But if the book has a more serious weakness, it’s that the villains, while occasionally intriguing, seem less and less of a threat as the book goes on. Faced with a changing military situation, Rono doesn’t adapt well. He’s described as a clever, ambitious autocrat, but under pressure he displays few of the characteristics one would think you’d need to attain that reputation. His secret weapon — the Chinese army — is totally and bewilderingly useless. Because of their totalitarianism, the Chinese forces don’t adapt well to the resourcefulness of the Australian military, and are unlikely to learn any lessons from their crushing defeat, one of the Chinese generals explains. The book has plenty of cliff-hangers, but one never gets the sense that victory is anything but assured.
Jensen told Crikey he finished writing the book 15 years ago.
“The political context with the novel now is no longer correct. Times have moved on a long way. This was written in the last days of the Suharto regime.” Asked if he or the government have had any blowback from Indonesian authorities, he said no and that the hoped the Indonesian government would see the spirit in which the book was written. He hopes descriptions of combat are accurate, but he says he had to balance that with telling a good story. “It’s a page-turner.” The book appears to be doing well — it debuted at No. 10 in Amazon’s War category and is 34 in Action and Adventure, though Jensen says he doesn’t have any sales figures yet.
Jensen, who was the first government MP to call for Tony Abbott to resign in February, is suing The Australian over the paper’s coverage of The Skywarriors. He views it as a transparent attempt at character assassination by his rivals — which would never have gotten as much traction if not for the sex scene. “That article wasn’t a balanced representation of the book whatsoever,” he said of the March 31 article. It led on the fact that Jensen had used his parliamentary letterhead to approach an agent about publishing the book — but Jensen, who has previously told The Australian this was a “mistake”, describes that as a “fig leaf” to justify the story. “The whole thing was an attempt to make as much mileage out of the sex scene as they could — they refer to the evangelical Christians who were supporting me.”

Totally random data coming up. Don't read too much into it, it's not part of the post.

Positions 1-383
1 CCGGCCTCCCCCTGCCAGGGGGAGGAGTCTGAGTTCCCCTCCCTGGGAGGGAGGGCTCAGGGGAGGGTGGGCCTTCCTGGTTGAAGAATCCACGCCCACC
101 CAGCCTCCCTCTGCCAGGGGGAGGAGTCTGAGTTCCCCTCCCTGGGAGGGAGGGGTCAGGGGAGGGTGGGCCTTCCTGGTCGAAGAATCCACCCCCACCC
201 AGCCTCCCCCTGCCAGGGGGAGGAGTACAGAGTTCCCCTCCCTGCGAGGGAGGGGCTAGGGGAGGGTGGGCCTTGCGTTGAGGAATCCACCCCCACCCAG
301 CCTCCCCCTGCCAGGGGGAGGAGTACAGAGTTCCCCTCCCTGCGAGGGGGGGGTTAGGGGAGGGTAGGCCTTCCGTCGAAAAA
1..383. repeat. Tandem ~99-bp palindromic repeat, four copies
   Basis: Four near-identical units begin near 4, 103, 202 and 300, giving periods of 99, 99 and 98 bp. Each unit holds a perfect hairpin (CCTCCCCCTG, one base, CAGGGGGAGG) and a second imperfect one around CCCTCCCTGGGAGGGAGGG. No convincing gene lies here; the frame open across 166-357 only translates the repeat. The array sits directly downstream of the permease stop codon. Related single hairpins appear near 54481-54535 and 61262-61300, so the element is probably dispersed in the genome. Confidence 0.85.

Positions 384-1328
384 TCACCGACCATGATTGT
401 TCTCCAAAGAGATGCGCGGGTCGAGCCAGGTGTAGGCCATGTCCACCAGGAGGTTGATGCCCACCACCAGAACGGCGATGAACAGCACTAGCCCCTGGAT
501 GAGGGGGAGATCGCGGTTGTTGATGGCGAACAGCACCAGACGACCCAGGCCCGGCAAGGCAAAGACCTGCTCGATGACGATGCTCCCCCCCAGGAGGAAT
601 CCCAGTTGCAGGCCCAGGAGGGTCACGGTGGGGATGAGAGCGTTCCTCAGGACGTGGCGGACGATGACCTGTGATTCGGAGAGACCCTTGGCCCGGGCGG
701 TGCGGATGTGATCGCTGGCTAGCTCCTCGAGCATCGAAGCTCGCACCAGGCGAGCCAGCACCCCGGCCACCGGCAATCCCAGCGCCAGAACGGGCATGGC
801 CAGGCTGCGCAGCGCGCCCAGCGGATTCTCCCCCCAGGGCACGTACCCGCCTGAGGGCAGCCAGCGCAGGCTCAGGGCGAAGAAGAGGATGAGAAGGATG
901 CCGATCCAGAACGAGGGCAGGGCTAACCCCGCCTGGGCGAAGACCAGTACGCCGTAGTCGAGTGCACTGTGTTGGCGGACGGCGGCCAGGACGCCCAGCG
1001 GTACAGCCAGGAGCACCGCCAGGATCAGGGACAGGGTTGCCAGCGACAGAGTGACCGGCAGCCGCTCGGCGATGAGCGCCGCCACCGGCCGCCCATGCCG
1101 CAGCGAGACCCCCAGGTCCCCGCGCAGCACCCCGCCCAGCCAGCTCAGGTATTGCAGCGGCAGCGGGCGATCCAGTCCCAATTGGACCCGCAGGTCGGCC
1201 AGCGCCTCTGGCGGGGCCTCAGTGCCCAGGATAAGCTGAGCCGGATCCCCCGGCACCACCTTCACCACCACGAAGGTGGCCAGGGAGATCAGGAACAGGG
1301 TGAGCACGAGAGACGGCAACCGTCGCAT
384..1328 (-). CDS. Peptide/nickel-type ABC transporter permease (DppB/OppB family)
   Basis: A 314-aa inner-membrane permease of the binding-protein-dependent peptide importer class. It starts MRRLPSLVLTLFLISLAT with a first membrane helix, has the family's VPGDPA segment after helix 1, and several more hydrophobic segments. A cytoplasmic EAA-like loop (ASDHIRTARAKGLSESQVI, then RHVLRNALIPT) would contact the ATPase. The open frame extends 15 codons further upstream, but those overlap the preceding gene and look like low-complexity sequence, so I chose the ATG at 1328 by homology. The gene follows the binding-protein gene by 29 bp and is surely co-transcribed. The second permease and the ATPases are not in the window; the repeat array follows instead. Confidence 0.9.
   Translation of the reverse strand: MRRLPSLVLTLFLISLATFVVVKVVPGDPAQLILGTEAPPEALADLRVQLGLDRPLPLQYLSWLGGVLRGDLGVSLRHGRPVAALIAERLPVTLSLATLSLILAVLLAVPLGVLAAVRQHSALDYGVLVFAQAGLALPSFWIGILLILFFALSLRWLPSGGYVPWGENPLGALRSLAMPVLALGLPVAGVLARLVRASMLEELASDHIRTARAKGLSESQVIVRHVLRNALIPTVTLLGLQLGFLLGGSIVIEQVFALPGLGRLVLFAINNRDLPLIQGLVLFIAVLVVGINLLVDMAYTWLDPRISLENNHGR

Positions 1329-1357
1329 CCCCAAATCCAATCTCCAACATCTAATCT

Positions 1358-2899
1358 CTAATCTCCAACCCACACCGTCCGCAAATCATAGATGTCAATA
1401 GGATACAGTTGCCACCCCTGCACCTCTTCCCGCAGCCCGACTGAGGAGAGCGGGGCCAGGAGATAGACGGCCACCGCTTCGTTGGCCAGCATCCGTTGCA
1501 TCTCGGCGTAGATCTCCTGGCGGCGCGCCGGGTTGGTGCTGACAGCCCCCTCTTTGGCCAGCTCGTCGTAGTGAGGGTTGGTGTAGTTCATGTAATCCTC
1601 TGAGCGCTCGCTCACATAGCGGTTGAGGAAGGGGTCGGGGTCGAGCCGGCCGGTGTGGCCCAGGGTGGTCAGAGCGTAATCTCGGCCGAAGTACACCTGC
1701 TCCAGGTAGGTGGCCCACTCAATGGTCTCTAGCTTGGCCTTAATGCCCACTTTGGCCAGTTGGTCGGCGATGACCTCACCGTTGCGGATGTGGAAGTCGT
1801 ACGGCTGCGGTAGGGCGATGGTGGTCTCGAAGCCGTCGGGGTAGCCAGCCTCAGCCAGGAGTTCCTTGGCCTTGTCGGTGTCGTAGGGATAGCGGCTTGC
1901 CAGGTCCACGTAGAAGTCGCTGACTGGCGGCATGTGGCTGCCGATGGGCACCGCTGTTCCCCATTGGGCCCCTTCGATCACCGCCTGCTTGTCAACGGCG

Jensen is also fuming about another story published the following day about how he’d moved out of the “family home” to a beach-side property he owned outside his electorate. His opponent, Ben Morton, the piece noted, “lives in Tangney with his wife and two young children”.
“The impression of the first story is that Jensen’s a slut merchant. The second was that Jensen’s left the family and kids and gone to shack up with his new girlfriend while his challenger lives with his wife and young children,” Jensen said. He says his wife left him 18 months ago, after which she stayed in the family home for a while then sold it. The Oz has written that Jensen’s current partner wrote to preselectors mentioning the divorce a month earlier, which it claims undermines Jensen’s belief that the story could have had an influence on the preselection.
Tangney preselectors have twice rejected Jensen in the four elections he’s fought for the seat (which he’s held since 2004). In the lead-up to the 2007 election, John Howard intervened, and in 2009, the Liberal Party state council did the same.
Nonetheless, Jensen, who was the first government MP to call on Tony Abbott to resign in February last year, thinks he had a shot of winning this time, were it not for the stories.
“Early in the week, I had a feeling the whole thing was on a knife-edge. Others thought the same thing. Then the stories were put out on the Thursday and Friday before it.” The result, in the end, wasn’t close — he lost 57-7 to Morton, a former WA Liberal Party state director.